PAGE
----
FineAlready - I will admit that I was surprised that neither vet offered to do flexions once I read so many people thinking hocks. I probably should have asked, but my mind was going crazy with other questions at the time. Frankly the horse has so many odd symptoms it doesn't surprise me that they wouldn't think it would be something simple. If it's really just his hocks all this time I will be shocked too, but it is certainly on my list now that so many people have suggested it.

    mvp - The issue of crookedness is interesting. I like to shift my hip to the outside when I canter, but I believe I do it evenly both ways (I get comments on it both ways, lol). I'm sure we are all slightly crooked though.
    I will admit that I'm scared of chiropractic after a bad experience I had a few years ago. My horse (one in this post) had been worked on several times in my presence and seemed to enjoy the work (would make happy faces at the guy after each adjustment and look relaxed) and was moving well but I was unable to come out once and sent my husband. My husband (not a horse guy) saw the guy do an adjustment, my horse reared up in his stall hitting his head into a light bulb and breaking it. My horse was off in his shoulder for a good month after that and I haven't used a chiro since. Just the fear that as much as they can help they can so easily hurt.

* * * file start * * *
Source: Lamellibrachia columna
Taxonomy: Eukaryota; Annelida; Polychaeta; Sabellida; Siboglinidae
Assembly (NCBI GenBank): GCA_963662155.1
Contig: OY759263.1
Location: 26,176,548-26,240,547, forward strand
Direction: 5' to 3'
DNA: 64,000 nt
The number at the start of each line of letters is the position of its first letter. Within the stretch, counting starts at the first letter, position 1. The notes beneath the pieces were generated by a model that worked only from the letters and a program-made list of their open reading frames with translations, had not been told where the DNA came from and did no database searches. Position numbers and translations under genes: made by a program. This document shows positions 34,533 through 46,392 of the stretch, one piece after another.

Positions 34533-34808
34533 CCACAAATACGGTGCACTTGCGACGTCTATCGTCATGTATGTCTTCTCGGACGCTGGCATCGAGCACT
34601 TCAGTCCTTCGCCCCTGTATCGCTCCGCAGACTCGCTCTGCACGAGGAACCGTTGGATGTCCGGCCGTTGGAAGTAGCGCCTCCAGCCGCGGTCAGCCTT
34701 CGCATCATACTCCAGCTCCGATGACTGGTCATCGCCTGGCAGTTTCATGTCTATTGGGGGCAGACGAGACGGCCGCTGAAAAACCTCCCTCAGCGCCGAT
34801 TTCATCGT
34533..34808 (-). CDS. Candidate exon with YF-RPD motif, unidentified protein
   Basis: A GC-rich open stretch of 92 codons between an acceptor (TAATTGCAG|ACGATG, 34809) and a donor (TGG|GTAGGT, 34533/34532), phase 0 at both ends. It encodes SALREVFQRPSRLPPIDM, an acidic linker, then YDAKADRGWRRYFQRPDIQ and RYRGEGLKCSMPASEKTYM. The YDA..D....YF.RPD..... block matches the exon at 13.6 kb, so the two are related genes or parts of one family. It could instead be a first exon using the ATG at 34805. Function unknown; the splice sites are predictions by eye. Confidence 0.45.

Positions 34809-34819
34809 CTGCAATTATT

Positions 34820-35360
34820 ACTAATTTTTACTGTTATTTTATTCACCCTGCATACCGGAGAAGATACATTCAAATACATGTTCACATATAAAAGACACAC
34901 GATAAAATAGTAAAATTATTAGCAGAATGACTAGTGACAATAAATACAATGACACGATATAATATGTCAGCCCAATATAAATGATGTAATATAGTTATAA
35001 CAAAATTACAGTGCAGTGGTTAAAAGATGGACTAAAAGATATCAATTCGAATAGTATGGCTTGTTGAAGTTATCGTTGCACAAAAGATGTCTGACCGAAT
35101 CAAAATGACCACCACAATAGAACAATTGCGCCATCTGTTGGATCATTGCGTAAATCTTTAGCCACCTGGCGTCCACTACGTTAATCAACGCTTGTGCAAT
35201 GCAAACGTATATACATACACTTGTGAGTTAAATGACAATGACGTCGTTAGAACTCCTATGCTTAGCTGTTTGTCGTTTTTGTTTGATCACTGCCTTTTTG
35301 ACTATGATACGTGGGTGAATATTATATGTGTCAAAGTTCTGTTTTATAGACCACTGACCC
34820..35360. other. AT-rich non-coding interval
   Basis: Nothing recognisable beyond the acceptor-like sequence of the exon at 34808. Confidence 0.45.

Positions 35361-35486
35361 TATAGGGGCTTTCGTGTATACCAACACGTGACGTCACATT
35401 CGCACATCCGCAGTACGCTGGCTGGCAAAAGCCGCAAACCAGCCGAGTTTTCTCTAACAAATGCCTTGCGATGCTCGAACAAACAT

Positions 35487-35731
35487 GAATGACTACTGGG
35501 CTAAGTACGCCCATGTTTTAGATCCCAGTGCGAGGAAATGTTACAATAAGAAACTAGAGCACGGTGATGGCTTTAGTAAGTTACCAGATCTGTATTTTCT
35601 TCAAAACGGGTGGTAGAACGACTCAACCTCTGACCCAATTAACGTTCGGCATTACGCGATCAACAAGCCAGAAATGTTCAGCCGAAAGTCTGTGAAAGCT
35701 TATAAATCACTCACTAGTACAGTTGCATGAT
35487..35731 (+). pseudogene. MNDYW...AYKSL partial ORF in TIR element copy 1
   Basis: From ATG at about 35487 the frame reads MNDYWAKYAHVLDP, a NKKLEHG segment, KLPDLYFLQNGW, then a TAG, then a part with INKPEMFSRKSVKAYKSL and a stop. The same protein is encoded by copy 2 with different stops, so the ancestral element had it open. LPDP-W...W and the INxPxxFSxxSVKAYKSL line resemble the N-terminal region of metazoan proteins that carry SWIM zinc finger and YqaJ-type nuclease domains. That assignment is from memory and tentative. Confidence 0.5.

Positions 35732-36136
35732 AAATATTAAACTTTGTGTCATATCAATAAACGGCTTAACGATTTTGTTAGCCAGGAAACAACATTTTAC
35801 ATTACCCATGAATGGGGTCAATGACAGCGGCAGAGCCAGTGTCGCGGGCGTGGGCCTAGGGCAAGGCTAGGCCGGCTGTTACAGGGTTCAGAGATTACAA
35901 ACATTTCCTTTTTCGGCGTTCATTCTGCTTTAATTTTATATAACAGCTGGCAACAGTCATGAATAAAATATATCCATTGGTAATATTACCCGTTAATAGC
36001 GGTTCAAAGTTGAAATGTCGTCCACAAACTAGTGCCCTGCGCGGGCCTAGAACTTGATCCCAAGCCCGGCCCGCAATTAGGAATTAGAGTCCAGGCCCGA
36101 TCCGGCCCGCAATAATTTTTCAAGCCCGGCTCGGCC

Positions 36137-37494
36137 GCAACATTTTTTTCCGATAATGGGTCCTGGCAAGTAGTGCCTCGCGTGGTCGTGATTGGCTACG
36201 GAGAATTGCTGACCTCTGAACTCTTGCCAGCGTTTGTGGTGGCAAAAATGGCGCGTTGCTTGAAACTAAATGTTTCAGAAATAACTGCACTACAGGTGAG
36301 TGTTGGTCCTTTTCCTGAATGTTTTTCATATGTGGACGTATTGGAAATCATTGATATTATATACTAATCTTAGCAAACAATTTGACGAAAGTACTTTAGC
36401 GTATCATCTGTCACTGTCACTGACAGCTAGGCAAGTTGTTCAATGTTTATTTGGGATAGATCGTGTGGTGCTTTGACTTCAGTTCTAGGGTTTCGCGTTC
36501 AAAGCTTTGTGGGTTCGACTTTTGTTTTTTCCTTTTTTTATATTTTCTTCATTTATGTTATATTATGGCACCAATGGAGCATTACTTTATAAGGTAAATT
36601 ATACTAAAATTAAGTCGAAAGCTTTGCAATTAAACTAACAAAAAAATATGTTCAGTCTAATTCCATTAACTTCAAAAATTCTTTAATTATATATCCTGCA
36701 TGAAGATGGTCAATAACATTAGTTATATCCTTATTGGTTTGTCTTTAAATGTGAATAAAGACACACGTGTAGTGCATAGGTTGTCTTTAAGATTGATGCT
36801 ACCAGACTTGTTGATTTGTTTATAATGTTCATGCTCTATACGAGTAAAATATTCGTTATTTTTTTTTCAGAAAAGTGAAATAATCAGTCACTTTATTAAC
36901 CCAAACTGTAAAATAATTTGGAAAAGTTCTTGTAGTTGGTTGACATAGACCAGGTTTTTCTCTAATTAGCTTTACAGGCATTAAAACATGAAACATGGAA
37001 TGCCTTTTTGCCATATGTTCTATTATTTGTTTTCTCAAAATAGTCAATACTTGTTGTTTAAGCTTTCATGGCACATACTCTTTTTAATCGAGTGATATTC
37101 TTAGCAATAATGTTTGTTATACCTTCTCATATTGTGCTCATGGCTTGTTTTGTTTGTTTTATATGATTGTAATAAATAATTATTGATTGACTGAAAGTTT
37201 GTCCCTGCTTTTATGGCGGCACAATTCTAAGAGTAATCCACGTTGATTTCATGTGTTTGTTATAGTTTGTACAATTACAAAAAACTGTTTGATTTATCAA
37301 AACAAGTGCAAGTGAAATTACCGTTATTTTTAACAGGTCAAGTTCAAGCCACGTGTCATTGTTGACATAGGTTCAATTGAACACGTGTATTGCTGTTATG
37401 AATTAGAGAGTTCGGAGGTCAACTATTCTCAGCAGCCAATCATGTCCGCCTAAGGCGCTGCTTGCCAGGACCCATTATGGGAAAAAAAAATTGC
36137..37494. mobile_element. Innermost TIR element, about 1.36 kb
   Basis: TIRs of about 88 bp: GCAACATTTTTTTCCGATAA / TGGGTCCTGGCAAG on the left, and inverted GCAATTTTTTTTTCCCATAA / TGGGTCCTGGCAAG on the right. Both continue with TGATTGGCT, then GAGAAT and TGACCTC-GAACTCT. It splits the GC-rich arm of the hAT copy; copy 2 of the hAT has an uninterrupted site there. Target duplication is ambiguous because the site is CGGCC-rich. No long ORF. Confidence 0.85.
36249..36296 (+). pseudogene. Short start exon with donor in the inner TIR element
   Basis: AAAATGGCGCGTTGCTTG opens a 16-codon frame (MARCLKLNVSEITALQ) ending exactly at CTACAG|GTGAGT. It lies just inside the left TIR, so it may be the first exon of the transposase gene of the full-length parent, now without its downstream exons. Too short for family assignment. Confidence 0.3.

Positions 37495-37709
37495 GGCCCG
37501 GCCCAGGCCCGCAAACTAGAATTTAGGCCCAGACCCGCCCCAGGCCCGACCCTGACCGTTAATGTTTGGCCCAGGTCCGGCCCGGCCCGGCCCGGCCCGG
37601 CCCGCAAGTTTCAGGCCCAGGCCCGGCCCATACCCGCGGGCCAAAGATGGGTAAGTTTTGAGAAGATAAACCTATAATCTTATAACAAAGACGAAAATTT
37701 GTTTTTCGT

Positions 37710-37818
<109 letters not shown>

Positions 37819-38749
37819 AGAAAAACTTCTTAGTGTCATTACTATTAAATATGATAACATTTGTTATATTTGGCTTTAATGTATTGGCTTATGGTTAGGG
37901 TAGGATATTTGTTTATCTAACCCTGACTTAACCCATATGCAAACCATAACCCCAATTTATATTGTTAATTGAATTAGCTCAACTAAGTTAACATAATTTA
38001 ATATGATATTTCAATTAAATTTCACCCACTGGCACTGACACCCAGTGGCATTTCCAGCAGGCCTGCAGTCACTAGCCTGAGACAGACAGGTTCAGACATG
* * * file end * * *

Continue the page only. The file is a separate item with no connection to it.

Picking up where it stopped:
I do have a western saddle at my parents' house that I can put him in (18.1 TB in a western saddle will be a funny sight!) and I made contact with a saddle fitter who is going to come out either right before or after Christmas.

    Thanks to everyone for your input, I appreciate your help!



  19. #19
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    That's what my vet....she US'ed and looked for damage to the ligament, and then injected the steriod directly into the lesions where the SI had minor "tears".

    She said something about every horse she's had that she's injected that's improved has had those lesions....but not every horse with the lesions that she's injected has improved....if that makes sense.



  20. #20
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    Nov. 8, 2010
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    My thoughts through reading this as a vet:

    flexions of all four limbs- I have had hock pain result in sore backs focal or widespread depending on how they compensate. Coffin joint or foot pain can also cause back pain, unwillingness to go forward, poor attitude under tack.

    SI pain can also cause these symptoms. Ultrasound and palpation of spine will help diagnose changes and amount of pain.

    Bloodwork for cushings- glucose, cortisol and insulin levels. Can do pre grain cortisol and 6-8 hr post. Usually do one draw. Can also do a dex suppression test. Cushings can cause muscle pain, poor performance, skin issues and definate foot pain. I have a few horses that fit this group of symptoms that after testing positive or high normal have been on pergolide and the symptoms improve greatly.

    Saddle fit- this is especially true if he has changed shape in last 3-4 months, thin line makes a great pad for sore backs but it won't fix a bad fitting saddle

    This is where I would start at least to rule out easy to diagnosis diseases and start narrowing down the list.

    Heather Farmer